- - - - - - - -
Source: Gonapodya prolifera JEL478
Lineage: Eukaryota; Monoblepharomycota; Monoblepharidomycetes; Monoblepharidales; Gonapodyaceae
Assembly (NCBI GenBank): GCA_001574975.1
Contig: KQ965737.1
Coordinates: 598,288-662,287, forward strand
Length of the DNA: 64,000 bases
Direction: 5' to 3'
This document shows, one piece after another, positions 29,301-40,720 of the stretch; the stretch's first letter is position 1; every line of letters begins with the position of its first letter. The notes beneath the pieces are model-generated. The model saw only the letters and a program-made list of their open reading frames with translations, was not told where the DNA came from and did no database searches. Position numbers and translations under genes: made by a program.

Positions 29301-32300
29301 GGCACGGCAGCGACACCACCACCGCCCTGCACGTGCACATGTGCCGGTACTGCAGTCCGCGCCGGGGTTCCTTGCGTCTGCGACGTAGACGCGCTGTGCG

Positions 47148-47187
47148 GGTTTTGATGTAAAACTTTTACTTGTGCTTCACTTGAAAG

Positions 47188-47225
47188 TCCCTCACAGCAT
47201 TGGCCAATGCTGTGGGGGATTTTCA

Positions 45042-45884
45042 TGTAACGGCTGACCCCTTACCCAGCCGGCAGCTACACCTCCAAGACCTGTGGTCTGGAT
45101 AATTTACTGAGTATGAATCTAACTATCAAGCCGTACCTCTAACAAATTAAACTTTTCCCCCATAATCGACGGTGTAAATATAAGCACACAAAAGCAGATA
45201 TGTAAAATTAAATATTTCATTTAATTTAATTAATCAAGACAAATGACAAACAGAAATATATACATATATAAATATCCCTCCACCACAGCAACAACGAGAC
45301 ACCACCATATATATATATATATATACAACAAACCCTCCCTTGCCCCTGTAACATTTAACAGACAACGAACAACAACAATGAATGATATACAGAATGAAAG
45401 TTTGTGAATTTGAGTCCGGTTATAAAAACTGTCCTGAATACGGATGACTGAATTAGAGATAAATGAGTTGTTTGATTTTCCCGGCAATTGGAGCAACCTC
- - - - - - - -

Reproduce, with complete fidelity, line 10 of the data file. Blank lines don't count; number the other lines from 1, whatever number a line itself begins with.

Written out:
29301 GGCACGGCAGCGACACCACCACCGCCCTGCACGTGCACATGTGCCGGTACTGCAGTCCGCGCCGGGGTTCCTTGCGTCTGCGACGTAGACGCGCTGTGCG